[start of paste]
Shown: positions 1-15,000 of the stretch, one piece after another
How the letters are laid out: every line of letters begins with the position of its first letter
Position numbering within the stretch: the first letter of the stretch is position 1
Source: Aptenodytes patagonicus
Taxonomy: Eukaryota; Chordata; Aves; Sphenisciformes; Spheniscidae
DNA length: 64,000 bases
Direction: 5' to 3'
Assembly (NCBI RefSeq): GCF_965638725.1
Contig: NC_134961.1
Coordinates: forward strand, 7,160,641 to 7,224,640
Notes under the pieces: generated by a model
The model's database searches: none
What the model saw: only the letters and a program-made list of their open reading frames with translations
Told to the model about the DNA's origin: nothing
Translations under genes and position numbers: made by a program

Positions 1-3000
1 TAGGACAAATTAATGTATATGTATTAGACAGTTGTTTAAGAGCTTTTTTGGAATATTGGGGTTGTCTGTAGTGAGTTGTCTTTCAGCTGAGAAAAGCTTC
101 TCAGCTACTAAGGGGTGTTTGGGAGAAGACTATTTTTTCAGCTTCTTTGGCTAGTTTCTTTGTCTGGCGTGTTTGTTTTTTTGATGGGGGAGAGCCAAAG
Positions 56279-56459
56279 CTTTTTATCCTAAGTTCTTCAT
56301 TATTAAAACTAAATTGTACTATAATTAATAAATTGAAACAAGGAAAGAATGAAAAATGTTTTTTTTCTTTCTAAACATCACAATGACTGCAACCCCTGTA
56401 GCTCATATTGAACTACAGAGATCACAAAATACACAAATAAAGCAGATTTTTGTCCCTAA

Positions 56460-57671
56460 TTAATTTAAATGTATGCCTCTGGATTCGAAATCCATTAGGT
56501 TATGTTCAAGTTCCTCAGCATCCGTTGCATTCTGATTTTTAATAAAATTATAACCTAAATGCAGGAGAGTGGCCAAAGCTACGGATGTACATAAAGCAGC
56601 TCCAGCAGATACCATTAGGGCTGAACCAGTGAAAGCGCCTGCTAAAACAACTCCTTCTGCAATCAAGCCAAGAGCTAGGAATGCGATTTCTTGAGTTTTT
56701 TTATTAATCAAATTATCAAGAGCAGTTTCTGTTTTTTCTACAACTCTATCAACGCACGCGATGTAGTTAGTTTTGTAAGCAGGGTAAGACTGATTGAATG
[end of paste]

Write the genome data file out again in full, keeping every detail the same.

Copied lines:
Shown: positions 1-15,000 of the stretch, one piece after another
How the letters are laid out: every line of letters begins with the position of its first letter
Position numbering within the stretch: the first letter of the stretch is position 1
Source: Aptenodytes patagonicus
Taxonomy: Eukaryota; Chordata; Aves; Sphenisciformes; Spheniscidae
DNA length: 64,000 bases
Direction: 5' to 3'
Assembly (NCBI RefSeq): GCF_965638725.1
Contig: NC_134961.1
Coordinates: forward strand, 7,160,641 to 7,224,640
Notes under the pieces: generated by a model
The model's database searches: none
What the model saw: only the letters and a program-made list of their open reading frames with translations
Told to the model about the DNA's origin: nothing
Translations under genes and position numbers: made by a program

Positions 1-3000
1 TAGGACAAATTAATGTATATGTATTAGACAGTTGTTTAAGAGCTTTTTTGGAATATTGGGGTTGTCTGTAGTGAGTTGTCTTTCAGCTGAGAAAAGCTTC
101 TCAGCTACTAAGGGGTGTTTGGGAGAAGACTATTTTTTCAGCTTCTTTGGCTAGTTTCTTTGTCTGGCGTGTTTGTTTTTTTGATGGGGGAGAGCCAAAG
Positions 56279-56459
56279 CTTTTTATCCTAAGTTCTTCAT
56301 TATTAAAACTAAATTGTACTATAATTAATAAATTGAAACAAGGAAAGAATGAAAAATGTTTTTTTTCTTTCTAAACATCACAATGACTGCAACCCCTGTA
56401 GCTCATATTGAACTACAGAGATCACAAAATACACAAATAAAGCAGATTTTTGTCCCTAA

Positions 56460-57671
56460 TTAATTTAAATGTATGCCTCTGGATTCGAAATCCATTAGGT
56501 TATGTTCAAGTTCCTCAGCATCCGTTGCATTCTGATTTTTAATAAAATTATAACCTAAATGCAGGAGAGTGGCCAAAGCTACGGATGTACATAAAGCAGC
56601 TCCAGCAGATACCATTAGGGCTGAACCAGTGAAAGCGCCTGCTAAAACAACTCCTTCTGCAATCAAGCCAAGAGCTAGGAATGCGATTTCTTGAGTTTTT
56701 TTATTAATCAAATTATCAAGAGCAGTTTCTGTTTTTTCTACAACTCTATCAACGCACGCGATGTAGTTAGTTTTGTAAGCAGGGTAAGACTGATTGAATG